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  1. #1
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    GoPro video editing software

    what's everyone using to edit their GoPro (or similar cam) footage?

    also, is there a way to go from GoPro to HDMI into a TV? does using the supplied cords still transmit an HD signal to the TV?

    thanks

    mx

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    Quote Originally Posted by mx_599
    what's everyone using to edit their GoPro (or similar cam) footage?

    also, is there a way to go from GoPro to HDMI into a TV? does using the supplied cords still transmit an HD signal to the TV?

    thanks

    mx
    i use Cyberlink's software to edit my footage

    and no, there is no adapters to do this and if there was, im sure the signal would look horrible.

    the component cables that come with the GoProHD do transmit HD, but im 99% sure it only outputs 1080i, not 1080p. if it even did output 1080p, the majority of tv's do not accept 1080p via component.

  3. #3
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    I'm using Adobe Premiere to edit my GoPro footage. It has a pretty steep learning curve if you don't have any video editing background knowledge (I don't), but there isn't much you can't do once you figure things out. It's definitely overkill if you just want to put some clips together with a few transitions and a title.

  4. #4
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    Not sure of your computer setup, but i use all Mac stuff.
    Use the free MPEG Streamclip application to "up res" your footage to Apple Pro Res at the same setting you shot (ie: 720p, etc). The footage is 10x the original file size, but now programs like Final Cut Pro and others know how to interpret the footage whereas in its original codec from the GoPro HD camera (Ambarella AVC encoder, 1280 × 720, Millions) it will tweak if you try to edit with it. Maybe depends on the GOP structure if it is based from MPEG2 somehow. Not sure. But you need to upres it to a higher quality codec. Then edit it.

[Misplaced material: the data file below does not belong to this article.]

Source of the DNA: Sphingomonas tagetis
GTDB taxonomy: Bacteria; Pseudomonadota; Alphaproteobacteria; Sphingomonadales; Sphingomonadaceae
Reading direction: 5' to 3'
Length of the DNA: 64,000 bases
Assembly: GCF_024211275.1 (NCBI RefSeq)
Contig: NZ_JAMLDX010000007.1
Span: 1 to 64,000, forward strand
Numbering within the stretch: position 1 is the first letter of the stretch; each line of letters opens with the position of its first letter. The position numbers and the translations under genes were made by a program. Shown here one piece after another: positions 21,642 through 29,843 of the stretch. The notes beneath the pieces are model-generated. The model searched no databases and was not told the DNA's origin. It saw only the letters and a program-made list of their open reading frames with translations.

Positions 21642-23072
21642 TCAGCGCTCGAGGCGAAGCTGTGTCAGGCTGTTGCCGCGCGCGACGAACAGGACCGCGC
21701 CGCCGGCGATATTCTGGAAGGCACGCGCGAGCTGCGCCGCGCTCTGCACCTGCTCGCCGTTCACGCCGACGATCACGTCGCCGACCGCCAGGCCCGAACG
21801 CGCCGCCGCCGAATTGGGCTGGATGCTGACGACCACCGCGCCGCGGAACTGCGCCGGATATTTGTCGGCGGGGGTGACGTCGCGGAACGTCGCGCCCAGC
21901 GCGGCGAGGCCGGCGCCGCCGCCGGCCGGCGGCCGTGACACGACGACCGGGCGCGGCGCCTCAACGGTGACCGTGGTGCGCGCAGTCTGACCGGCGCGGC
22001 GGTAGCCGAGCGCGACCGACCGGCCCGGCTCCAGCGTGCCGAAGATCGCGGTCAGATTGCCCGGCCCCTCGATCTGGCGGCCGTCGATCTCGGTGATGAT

I just happen to use Final Cut Pro but there are probably lots of others, i just happen to love FCP so i have stuck with it for a looong time.

  5. #5
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    I second the Cyberlink PowerDirector Ultra

  6. #6
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    If you got Window Movie Maker Live, maybe in the bundle of software your PC came with, you have something that will work. You can also download it for free. There are of course better programs.

  7. #7
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    I have been using iMovie.

    However I just tried to use Sony Vegas Platinum HD, and for the life of me can't get it to produce the same quality as the original file.

    Whats the secret? I set my projects to 720p @59.94fps .. the same as the original footage. Its the rendering I'm having issues with. I'm getting crazing ghosting and degraded colors/clairty.

    I tried rendering to sony .mp4 with 16,000 bit rate ( camera records 15,000-16,000 in 720p 60fps)

    Any tips?

  8. #8
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    Quote Originally Posted by KTMDirtFace
    I have been using iMovie.

    However I just tried to use Sony Vegas Platinum HD, and for the life of me can't get it to produce the same quality as the original file.

    Whats the secret? I set my projects to 720p @59.94fps .. the same as the original footage. Its the rendering I'm having issues with. I'm getting crazing ghosting and degraded colors/clairty.

    I tried rendering to sony .mp4 with 16,000 bit rate ( camera records 15,000-16,000 in 720p 60fps)

    Any tips?
    iMovie sucks. Bail it completely. Use Final Cut Pro if you can get a copy. FCP Express might be ok too, just way more basic. But better than iMovie.

    Not exactly sure how Sony Vegas works, but all you need to do is match your original footage with an "up res" version.